If all your hours are rush, you need a better plan


June 05, 1994|By Susan Silver | Susan Silver,Special to The Sun

As a famous Simon and Garfunkle song says, "Slow down, you move too fast."

If rushing makes you crazy, make a commitment to stop doing it whenever possible.

The more we do in our lives, the faster we need to do it. One recent newspaper story reported that even some microwave foods aren't fast enough for some people. If a meal has a two-step cooking process, consumer dissatisfaction sets in, even if the total cooking time amounts to no more than five minutes.

Sometimes we have to rush. Beware, though, if it's a regular habit. In most cases, careful planning can prevent rushing.

Follow your own time clock, but speed it up and slow it down when necessary. If you practice setting realistic deadlines and time frames -- and stick to them -- you will accomplish much more with less rushing.

Be realistic about time by becoming more aware of time. Be honest with yourself about how long an activity will really take. Estimate the minimum and a maximum amount of time a task will take and then allow an amount in the middle.

Things usually take longer than we think (the unexpected almost always comes up). And yet, Parkinson's Law says that work expands to fill the time available, which is to say that if you allow too much time to do something, you'll do it in that period of time. But the opposite is also true; work contracts to fill the time available; it's amazing how much you can get done quickly when you have to -- or when you want to.

* How to finish your work and still have time for a personal life

Everyone experiences an occasional heavy schedule or major deadline. But if you think about work all the time, take work home every night or suffer from insomnia over work-related problems, you need a break.

In fact, you need more than a break; you need balance. Granted, your need for balance will be different at various times in your life, Take that into account, but when you feel you're losing the balance appropriate to your lifestyle and situation, you can take some realistic steps to get back in sync.

For some people, it's helpful to add more structure to schedules. Establish a quitting time each day and stick to it! That's more difficult than it seems for workaholics.

If you must take work home, decide to spend 30 minutes and 30 minutes only on it. If necessary, use a timer.

Make sure, too, you're not just playing a martyr role by taking on too much work or that you're giving in too much to your perfectionism ("No one else can do this as well as I"). Time- management expert Mark Sanborn counters the myth that everything worth doing is worth doing well. He says, "Some things are worth doing well, some things are worth doing very well and some things are just worth doing."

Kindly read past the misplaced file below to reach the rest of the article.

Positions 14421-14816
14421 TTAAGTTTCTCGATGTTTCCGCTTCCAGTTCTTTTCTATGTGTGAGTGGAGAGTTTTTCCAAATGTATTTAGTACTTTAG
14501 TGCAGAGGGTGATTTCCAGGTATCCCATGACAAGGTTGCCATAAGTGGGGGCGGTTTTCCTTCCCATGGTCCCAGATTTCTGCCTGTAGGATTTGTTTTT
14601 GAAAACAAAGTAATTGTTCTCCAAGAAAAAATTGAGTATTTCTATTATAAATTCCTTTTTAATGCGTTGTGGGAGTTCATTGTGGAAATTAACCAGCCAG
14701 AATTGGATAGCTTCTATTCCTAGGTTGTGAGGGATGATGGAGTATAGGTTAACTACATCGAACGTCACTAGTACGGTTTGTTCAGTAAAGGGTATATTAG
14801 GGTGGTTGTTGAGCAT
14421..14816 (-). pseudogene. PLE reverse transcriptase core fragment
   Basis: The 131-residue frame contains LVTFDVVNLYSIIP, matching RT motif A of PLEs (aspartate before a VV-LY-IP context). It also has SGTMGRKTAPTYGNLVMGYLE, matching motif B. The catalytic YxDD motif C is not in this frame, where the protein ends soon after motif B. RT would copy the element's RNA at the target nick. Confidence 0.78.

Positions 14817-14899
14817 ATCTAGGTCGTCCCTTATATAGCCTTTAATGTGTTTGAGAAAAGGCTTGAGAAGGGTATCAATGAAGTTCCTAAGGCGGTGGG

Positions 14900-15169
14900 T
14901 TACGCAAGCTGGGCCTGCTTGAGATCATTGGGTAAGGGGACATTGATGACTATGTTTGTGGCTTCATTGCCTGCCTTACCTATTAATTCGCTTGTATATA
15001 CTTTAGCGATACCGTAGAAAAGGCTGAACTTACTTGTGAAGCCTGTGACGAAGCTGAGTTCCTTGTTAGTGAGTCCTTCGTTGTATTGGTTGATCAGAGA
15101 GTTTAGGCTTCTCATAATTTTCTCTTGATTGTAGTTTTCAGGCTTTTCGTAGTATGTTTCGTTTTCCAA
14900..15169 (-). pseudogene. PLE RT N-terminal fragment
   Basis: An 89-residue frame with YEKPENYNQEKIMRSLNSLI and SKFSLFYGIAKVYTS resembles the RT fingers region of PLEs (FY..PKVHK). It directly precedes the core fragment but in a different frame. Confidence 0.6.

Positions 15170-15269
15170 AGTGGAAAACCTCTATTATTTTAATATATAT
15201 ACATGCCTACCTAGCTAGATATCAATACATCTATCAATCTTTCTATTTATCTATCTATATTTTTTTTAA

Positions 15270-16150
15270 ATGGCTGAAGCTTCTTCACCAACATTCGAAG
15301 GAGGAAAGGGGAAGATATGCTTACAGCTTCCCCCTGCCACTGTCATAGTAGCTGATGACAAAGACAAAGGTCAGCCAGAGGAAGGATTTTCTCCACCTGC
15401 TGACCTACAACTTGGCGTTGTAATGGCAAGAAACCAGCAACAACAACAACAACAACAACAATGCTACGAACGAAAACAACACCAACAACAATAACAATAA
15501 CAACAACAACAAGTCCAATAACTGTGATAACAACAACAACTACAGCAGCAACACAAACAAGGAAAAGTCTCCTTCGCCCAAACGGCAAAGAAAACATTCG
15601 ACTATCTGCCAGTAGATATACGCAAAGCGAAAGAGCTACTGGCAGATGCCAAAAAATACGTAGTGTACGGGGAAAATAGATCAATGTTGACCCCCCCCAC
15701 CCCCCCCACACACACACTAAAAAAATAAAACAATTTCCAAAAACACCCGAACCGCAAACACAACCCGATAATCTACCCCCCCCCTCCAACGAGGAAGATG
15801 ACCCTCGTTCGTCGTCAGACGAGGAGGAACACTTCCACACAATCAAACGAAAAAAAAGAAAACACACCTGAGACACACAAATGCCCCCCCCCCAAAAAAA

* When too much is just too much

Make an effort to talk openly with your boss or co-workers about your heavy work load. Don't just assume there's no solution.

If you are in an "impossible situation" with an autocratic boss or a highly bureaucratic structure where no amount of organization could help, it may be better to cut your losses and bail out. But many people can use traditional time management tools -- setting priorities, using calendars to organize days and stay on schedule, etc. -- to improve the quality of busy work lives.

Susan Silver is an organization expert who consults and speak to companies nationwide. Based in Los Angeles, she is the author of the award-winning book, "Organized to Be the Best! New Time-Saving Ways to Simplify and Improve How you Work." Available to Sun readers for $11.95 by calling (800) 888-4452 or writing Adams-Hall Publishing, P.O. Box 491002, Dept. Sun, Los Angeles, Calif. 90049.


Do you feel harried, overwhelmed? Call Time Saver. Our panel of time-management experts and people who have just plain been there might be able to help. In future columns, we'll offer some solutions to your professional, home or leisure time-management problems. Please leave your name, city of residence and daytime phone number when you call Sundial, The Sun's telephone information service, at (410) 783-1800. In Anne Arundel County call (410) 268-7736; in Harford County, (410) 836-5028; in Carroll County, (410) 848-0338. Using a touch-tone phone, punch in the four-digit code 6220 after you hear the greeting.

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